Roger Cox (1945-2007): The Forgotten Adventurerby Wade Sampson, staff writer
Over the decades, hundreds of thousands of people worked for the Disney Company. Some only worked there for a year or two, while others lasted 35 years or more. All of them contributed to the magic that we associate with Disney but except for a treasured handful, most names and their specific contributions have been “lost.”
With the closing of the Adventurers Club, I wanted to make sure to honor a “forgotten” adventurer who shaped that unique entertainment venue that we all loved so much.
Roger Cox became a Disney Imagineer and deeply involved in the Adventurers Club project around 1988. He was brought in by Larry Hitchcock, an old college friend, who worked at Disney at the time. Cox became concept designer, character creator, head show writer, and show producer for the Adventurers Club. His original script with writer Mel Green for the Balderdash Competition remained almost exactly the same nearly 20 years later.
“I came to Disney in September of 1987 and began working on leading a concept team for a 40-acre location in Burbank that was mixed use, entertainment, retail, dining and commercial. Disney took a pass on the land option and I moved on to working with the Pleasure Island team. I brought Roger in as a writer. He was perfect for the Adventurers' Club and many other zany twists that our program for the island called for,” Hitchcock recalled for me.
One of the inspirations for the Adventurers Club was the Explorers Club in New York founded in 1905 to “promote exploration by all possible means.” It was home for “gentleman adventurers” like Charles Lindbergh, Edmund Hillary, Robert Peary and Roald Amundsen.
“The Explorers Club in New York was an obvious model,” Hitchcock told me. “Roger had first hand experience with the club and the kind of collegial fraternity that existed among members and other similar clubs around the world.”
When I asked Cox's widow, Sybil, about him being a member of the Adventurers Club, she stated, “No, Roger was not a member of the Explorers Club. His club was Squadron A. Perhaps they had reciprocal arrangements. I know they did with many clubs around the world. In my eyes, it [Squadron A] was a stuffy, old-fashioned men's club. Roger was into the traditional part of these places. He also liked to shake them up.
“There is a famous incident of Roger and a buddy inciting the staff to revolt against the powers that be at the New York Club. That particular buddy, from high school in Cleveland, was another close friend who died young. I was looking for his name around the club but didn't see it. Maybe you have. It must be there somewhere. His name was Doug Kenney. He was one of the founders of National Lampoon and writer of Animal House and Caddyshack. He and Roger must have been a hoot at that old club causing trouble.”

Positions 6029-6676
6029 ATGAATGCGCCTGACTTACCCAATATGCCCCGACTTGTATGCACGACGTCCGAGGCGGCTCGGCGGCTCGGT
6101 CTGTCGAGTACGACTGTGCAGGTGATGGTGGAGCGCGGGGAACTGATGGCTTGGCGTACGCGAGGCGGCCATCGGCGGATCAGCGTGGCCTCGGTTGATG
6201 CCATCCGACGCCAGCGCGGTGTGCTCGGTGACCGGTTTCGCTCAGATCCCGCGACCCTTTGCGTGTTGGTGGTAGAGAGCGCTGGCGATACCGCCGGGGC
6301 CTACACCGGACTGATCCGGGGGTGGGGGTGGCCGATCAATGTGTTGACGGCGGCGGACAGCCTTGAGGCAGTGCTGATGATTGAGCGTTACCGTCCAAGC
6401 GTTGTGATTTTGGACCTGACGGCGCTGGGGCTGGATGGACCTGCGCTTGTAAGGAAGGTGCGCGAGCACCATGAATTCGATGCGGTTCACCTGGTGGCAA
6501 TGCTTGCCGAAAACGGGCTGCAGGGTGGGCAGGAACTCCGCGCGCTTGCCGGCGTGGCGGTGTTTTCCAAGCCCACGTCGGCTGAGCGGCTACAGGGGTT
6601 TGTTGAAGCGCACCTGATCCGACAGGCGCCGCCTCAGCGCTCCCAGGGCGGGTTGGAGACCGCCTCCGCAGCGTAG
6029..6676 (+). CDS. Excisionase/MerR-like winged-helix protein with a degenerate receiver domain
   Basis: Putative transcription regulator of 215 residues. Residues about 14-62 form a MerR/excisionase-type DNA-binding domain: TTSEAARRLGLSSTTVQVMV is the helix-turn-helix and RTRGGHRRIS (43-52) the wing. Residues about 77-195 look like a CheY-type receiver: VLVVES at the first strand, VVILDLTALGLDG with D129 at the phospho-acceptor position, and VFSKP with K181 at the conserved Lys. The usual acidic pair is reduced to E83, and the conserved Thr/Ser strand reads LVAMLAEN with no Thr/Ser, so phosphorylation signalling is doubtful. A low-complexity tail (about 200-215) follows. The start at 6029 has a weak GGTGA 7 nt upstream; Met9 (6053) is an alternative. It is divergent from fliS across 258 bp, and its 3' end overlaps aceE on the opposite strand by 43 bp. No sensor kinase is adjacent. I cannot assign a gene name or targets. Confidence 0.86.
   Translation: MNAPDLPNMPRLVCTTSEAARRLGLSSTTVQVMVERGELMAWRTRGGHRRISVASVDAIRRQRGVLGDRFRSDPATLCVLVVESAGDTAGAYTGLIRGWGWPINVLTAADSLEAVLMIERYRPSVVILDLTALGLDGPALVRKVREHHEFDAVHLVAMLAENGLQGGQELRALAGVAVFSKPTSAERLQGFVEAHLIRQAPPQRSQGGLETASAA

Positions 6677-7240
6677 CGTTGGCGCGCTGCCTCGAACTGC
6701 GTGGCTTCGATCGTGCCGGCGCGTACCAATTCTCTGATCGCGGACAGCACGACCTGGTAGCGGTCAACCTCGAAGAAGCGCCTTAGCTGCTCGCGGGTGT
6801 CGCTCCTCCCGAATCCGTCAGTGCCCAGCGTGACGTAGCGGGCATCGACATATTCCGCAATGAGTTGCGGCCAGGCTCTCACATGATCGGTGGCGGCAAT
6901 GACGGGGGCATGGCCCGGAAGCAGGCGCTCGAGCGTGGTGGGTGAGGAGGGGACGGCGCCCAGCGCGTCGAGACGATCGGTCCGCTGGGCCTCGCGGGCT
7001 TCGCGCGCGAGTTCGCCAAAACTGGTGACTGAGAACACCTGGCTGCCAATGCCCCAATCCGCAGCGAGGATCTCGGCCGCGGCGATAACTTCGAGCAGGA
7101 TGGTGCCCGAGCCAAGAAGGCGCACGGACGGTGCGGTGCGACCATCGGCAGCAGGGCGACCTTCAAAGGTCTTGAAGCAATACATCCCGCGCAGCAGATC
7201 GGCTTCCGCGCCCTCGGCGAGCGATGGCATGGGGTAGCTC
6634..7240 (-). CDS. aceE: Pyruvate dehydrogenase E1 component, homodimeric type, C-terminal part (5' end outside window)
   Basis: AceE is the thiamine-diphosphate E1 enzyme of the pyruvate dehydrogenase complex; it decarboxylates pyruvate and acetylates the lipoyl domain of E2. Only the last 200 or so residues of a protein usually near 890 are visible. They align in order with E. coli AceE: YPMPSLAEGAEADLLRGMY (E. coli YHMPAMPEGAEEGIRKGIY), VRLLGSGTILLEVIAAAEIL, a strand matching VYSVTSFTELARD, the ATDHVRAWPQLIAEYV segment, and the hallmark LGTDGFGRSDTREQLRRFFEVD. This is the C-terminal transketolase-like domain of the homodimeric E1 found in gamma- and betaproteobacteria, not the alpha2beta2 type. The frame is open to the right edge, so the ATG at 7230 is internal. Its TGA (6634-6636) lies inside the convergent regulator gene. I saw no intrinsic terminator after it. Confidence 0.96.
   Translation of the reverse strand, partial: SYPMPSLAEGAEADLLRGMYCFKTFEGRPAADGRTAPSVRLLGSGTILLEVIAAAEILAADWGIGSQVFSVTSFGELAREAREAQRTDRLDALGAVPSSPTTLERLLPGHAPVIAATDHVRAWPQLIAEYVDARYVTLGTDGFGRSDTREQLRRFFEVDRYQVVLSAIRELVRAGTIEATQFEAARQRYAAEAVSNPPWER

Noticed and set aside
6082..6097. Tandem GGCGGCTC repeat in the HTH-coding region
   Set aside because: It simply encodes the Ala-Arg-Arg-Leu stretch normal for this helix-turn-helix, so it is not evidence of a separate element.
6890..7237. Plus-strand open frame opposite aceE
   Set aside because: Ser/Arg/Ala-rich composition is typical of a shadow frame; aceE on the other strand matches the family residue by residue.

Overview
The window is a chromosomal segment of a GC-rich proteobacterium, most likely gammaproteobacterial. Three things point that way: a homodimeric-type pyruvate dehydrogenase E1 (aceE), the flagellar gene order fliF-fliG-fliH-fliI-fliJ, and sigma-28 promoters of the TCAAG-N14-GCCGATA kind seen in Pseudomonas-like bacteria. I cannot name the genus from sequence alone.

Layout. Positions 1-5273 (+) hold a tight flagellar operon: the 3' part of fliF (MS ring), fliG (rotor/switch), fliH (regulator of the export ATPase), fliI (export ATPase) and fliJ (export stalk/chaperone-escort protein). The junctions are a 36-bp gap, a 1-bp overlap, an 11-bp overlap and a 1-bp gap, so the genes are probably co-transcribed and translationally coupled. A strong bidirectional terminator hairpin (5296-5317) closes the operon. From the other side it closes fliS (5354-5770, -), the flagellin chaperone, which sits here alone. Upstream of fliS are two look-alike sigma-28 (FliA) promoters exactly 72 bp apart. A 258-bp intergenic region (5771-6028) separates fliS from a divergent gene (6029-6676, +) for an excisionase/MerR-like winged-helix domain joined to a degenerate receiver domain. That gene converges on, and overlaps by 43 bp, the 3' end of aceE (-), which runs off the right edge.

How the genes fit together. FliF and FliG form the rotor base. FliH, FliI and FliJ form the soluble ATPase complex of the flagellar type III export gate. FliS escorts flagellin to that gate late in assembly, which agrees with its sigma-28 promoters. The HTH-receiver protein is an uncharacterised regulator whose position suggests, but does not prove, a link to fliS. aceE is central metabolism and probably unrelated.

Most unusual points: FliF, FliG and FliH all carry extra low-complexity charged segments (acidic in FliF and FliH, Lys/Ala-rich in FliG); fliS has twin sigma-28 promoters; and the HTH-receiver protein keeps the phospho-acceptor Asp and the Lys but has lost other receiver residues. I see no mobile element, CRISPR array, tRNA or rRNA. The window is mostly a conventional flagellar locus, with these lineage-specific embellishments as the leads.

However, to fully understand the importance of Cox to the Adventurers Club, I turned to world-renowned illusionist and former Disney cast member Jim Steinmeyer now of JHS Productions, Inc. Theatrical Illusion Design. Here is some of what he shared with me:
"I really think that the Adventurers Club is a perfect blend of two personalities, Joe Rohde and Roger Cox. You see Joe's sense of visual fun and old-fashioned adventure, and you experience Roger's offbeat humor and loving evocation of these old-fashioned, bigger-than-life personalities.
"Unfortunately, we lost Roger last year to cancer. Roger was a very good friend over the years, and I think that the Adventurers Club was one of his proudest achievements. It certainly 'felt' like Roger, from start to finish. One certainly feels a kind of eccentric personality pulling you through the experience, and Roger was the embodiment of that.
"Sometimes you eat the bear..." All of that is vintage Roger, and always sounded exactly like him. He was, truly, the kind of person who could have walked into that club and instantly fit right in. In many ways, I think, the characters in the club were ‘doing’ Roger or Joe, without even knowing it.
"I had a number of opportunities to work with Roger. He was really a wonderful free spirit, who had been an experienced actor, director and writer. The Adventurer's Club should have been doomed to fail, like many of the difficult projects on Pleasure Island. It was a project that ‘fell outside’ of the usual Disney formula, and worried everyone before it opened. Roger was very ‘un-Disney’ in his thinking, and Joe was always deliberately pushing the envelope.
"I'm not really sure that the Disney brass ‘got it,’ but they saw that it worked. And maybe they were just a little scared of it, or mystified by it. It worked because it had such enormous personality, permeating through the whole place. That was, to me, the charm of The Adventurer's Club. It was eccentric and unexpected. The humor was unpredictable and offbeat. But it all seemed to make perfect sense, unto itself. You believed that those fellows had been there for years, that they'd figured out their own systems and stories. And I really think that the ‘personality’ that permeated it all was Roger's. That's the comfort of the Adventurer's Club, really. You've gone to someone else's party. They've been throwing that party for a long time. They're experts at it. But over the years, it's taken on all of their personalities and quirks. When audiences felt they'd fallen into a rabbit hole and experienced another world, it was really Roger's insight into the entire concept."